A2 Only: Biological rhythms: circadian, infradian and ultradian and the difference between these rhythms. The effect of endogenous pacemakers and exogenous zeitgebers on the sleep/wake cycle.
Biological rhythms are classified as circadian, infradian and ultradian. A circadian rhythms is one lasting ‘about one day’, such as the sleep-wake cycle, body temperature or urine production. These rhythms allow animals to prepare for predictable daily environmental changes, such as night and day. Infradian rhythms are those which take place over longer than a day (i.e. monthly or seasonally) such as the menstrual cycle, hibernation and seasonal affective disorder. Ultradian rhythms are those shorter than a day, such as REM/nREM cycles in sleep and a proposed ‘Basic-Rest Activity Cycle’, of which research remains inconclusive.
Research is interested in whether these cycles are controlled by internal mechanisms (endogenous pacemakers) or external cues, such as light and weather (exogenous zeitgebers). A whole host of interesting studies have been conducted, which try to isolate endogenous pacemakers, by controlling and manipulating the external environment. Research involving human participants has focused on depriving them of possible zeitgebers (‘time-givers’) like sunrise and sunset, temperature changes during a 24 hour period and wristwatches! Participants tend to maintain a cyclical rhythm but it extends to about 25 hours (Siffre, 1975). So, endogenous pacemakers can keep a rhythm but exogenous zeitgebers are needed to stick to a 24 hour rhythm.
Endogenous Pacemakers & Exogenous Zeitgebers
The main endogenous pacemaker, which has been identified as controlling circadian rhythms, is the suprachiasmatic nucleus (SCN), located in the hypothalamus. It is a bundle of nerves with an inbuilt circadian rhythm. Scientists who isolated cells from the SCN discovered that they beat to a roughly 24 hour rhythm, even outside of the human body. The SCN is connected to the optic nerve and is therefore directly affected by light levels (an exogenous zeitgeber) When light hits the retina of the eye, an action potential sends the message along the optic nerve, which subsequently regulates melatonin secretion form the pineal gland. The pineal gland in the brain converts the neurotransmitter serotonin into the hormone melatonin. Light therefore inhibits the release of melatonin; a hormone which makes you feel sleepy.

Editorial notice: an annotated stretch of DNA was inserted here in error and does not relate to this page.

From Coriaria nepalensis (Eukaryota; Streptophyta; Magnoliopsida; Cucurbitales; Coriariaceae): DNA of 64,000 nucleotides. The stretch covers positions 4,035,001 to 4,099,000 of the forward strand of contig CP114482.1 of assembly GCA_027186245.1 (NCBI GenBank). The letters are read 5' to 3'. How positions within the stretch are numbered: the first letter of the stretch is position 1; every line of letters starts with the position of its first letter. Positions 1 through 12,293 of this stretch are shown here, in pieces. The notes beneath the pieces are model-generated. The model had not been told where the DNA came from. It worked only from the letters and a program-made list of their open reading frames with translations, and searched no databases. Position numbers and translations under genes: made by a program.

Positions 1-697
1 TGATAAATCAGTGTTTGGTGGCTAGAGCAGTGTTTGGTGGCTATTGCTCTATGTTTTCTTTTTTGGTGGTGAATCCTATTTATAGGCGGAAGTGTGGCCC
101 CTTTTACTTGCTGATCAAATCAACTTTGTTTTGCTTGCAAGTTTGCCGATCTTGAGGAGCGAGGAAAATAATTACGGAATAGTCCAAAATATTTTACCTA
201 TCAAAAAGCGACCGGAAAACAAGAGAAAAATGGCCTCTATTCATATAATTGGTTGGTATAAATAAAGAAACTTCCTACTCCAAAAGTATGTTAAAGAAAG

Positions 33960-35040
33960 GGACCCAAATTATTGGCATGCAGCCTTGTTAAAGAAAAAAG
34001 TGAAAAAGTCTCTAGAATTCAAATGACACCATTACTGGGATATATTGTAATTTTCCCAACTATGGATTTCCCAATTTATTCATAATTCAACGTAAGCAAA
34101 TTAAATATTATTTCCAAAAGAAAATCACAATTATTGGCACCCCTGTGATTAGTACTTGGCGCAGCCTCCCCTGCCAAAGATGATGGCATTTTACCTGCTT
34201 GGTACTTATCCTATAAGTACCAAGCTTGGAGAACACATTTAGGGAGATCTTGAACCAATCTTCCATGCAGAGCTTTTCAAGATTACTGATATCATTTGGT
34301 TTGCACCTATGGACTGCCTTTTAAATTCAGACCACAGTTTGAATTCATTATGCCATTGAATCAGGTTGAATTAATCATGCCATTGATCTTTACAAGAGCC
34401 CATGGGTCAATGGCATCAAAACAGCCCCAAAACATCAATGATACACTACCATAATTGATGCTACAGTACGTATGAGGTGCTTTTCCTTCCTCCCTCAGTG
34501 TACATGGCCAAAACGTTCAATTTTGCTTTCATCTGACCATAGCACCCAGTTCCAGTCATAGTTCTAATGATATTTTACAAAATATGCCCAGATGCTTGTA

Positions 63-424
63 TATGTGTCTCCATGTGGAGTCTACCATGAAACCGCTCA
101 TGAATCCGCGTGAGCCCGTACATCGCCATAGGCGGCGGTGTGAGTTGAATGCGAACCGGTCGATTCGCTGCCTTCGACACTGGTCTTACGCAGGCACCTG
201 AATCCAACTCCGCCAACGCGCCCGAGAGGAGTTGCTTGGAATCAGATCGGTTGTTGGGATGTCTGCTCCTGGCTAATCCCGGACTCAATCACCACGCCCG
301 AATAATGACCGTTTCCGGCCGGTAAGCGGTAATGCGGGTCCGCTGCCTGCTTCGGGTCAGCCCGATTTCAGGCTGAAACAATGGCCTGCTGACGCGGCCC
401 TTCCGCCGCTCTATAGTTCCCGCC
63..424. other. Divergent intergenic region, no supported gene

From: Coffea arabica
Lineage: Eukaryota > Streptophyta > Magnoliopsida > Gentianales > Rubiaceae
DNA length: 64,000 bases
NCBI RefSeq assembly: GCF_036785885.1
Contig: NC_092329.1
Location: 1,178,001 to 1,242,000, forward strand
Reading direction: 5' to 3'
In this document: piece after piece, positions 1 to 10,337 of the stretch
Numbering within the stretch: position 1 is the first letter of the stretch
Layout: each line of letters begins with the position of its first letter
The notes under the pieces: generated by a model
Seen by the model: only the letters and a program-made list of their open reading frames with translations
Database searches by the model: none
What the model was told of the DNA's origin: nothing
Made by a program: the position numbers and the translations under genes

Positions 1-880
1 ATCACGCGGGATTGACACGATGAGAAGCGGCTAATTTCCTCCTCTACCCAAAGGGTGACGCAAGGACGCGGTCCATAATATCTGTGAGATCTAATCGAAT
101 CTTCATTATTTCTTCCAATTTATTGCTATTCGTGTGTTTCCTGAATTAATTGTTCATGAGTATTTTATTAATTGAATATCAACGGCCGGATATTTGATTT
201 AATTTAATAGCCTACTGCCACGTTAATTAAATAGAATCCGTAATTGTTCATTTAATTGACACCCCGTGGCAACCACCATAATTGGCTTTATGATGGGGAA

Interesting, human case studies into circadian rhythms in the absence of exogenous zeitgebers; particularly light (and therefore a free-running clock) indicate that the brain’s day would be more like 25 hours long. Light is a very important zeitgeber – flashes of light are enough to ‘reset’ the internal clocks of animals living in the dark (Aschoff, 1979). One blind man needed to take stimulants and tranquilizing drugs to maintain a 24 hour cycle!
Evaluating Biological Rhythms
Evolutionary Approach: There is a clear evolutionary advantage to the entrainment of the sleep-wake cycle through exogenous zeitgebers. This adaption allows us, and other mammals, to adapt to our changing environment through the seasons, as well as across time zones. This ability increases our survival chances, as seen by Decoursey et al.‘s (2000) study into the link between a damaged SCN and survival in the wild.
Animal Research: There are a number of problems with using animal studies in this area. The first problem is the harm to the animals concerned. However, there is a costs-benefits consideration to research with non-human animals. The costs to the animals (e.g. Decoursey’s chipmunks were made more vulnerable to predators as a result of being used in the study) can be balanced out by the possible benefits of understanding the important role played by the SCN. There is also the issue of generalisation to humans. It is problematic to generalise animal findings direct to human beings because of differences in the biological systems of different species. For example, in reptiles and birds, light acts directly on the pineal gland through the skull, whereas in humans, this process is mediated by the SCN. This questions the value of findings from animal studies. For ethical reasons it is difficult to carry out the same experiments on human beings (i.e. removing the SCN in order to study the effect on circadian rhythms) as this would cause physical harm to human participants.
Real life: Today, sleeping habits in technologically advanced societies are not determined by darkness. We do not normally go to bed at dusk (especially in winter when, in the UK, dusk can be mid-afternoon). Before the invention of the electric light in the late 19th century, sleep/waking for the majority of people would have been determined by light and darkness. Changes in the range of zeitgebers have been relatively recent in human social evolution.
Cultural differences: In some societies it is not possible to use light and dark as zeitgebers. The Inuit in Greenland have periods in the year of 24 hours of light or 24 hours of darkness. Yet they maintain normal 24-hour sleep/waking cycles. For them, social and work habits, rather than light, are used to synchronise the sleep/waking endogenous pacemaker with the outside world.
Nature/Nurture debate: Biological clocks are innate mechanisms with a clear genetic component, which emphasises nature over nurture; it is difficult for us to change our sleep/waking pattern.
Reductionism: Explanations of biological rhythms are also reductionist as they explain them at the lowest level of physiological mechanisms, sometimes underestimating the contribution of higher-level factors such as social zeitgebers.